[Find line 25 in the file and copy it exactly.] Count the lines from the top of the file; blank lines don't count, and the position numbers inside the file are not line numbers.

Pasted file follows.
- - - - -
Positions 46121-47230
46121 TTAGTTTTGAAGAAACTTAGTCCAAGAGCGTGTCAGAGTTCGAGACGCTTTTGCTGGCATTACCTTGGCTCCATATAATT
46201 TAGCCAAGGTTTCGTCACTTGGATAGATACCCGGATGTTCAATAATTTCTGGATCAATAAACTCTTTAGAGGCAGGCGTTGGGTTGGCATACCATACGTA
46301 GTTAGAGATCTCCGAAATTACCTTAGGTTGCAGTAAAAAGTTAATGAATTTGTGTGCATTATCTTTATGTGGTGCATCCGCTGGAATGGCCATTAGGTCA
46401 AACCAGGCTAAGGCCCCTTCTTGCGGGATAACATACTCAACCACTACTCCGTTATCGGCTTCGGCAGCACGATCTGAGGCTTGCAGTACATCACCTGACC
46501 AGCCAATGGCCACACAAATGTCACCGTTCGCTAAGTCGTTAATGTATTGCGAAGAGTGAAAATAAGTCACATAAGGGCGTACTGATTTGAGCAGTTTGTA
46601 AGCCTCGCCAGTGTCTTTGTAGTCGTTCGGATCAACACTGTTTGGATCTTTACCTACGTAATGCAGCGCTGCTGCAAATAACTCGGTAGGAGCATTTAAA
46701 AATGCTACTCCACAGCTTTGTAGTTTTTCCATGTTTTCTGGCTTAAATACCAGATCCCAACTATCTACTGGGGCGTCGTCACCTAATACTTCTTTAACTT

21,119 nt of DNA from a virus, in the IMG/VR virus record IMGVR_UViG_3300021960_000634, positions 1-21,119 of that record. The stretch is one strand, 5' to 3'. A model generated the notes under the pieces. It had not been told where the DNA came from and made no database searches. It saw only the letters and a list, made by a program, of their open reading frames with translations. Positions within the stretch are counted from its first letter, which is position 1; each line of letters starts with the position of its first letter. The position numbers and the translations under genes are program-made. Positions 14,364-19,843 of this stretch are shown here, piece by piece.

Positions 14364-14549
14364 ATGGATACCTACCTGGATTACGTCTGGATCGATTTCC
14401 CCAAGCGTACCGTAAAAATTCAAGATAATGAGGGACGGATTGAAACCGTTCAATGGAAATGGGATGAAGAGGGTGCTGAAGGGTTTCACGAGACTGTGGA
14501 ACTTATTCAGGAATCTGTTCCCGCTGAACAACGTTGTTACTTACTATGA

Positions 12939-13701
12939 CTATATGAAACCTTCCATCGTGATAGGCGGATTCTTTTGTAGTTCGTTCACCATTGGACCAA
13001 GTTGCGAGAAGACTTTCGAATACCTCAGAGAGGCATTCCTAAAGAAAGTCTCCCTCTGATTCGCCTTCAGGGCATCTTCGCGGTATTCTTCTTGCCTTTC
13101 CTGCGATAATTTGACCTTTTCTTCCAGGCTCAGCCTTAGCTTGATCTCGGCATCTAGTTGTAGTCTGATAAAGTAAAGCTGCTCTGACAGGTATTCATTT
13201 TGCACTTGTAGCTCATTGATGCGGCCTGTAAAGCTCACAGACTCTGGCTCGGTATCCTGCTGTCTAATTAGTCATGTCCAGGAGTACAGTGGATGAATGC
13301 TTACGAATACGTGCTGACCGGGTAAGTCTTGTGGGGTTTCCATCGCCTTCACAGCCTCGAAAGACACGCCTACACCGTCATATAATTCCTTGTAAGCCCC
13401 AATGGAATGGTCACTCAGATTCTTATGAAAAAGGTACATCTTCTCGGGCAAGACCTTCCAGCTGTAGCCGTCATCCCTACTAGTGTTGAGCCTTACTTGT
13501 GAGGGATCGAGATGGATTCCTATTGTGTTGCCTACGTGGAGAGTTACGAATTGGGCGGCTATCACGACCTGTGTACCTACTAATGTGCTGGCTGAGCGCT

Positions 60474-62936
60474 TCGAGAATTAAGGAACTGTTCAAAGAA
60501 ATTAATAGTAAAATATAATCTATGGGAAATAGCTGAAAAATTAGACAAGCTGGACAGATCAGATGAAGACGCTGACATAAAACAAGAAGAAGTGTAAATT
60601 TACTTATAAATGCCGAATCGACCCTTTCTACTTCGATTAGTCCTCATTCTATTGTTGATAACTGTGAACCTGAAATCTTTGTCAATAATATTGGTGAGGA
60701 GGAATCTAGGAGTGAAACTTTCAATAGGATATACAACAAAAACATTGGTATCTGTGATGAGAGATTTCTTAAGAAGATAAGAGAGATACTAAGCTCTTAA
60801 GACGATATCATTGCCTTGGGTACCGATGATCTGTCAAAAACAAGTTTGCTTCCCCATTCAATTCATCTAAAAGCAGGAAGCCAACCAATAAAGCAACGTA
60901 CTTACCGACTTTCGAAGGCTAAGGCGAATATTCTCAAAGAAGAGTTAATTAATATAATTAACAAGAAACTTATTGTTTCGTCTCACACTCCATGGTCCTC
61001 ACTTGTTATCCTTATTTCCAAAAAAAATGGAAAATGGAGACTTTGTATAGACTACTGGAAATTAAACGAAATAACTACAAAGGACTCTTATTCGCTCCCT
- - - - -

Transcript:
60601 TACTTATAAATGCCGAATCGACCCTTTCTACTTCGATTAGTCCTCATTCTATTGTTGATAACTGTGAACCTGAAATCTTTGTCAATAATATTGGTGAGGA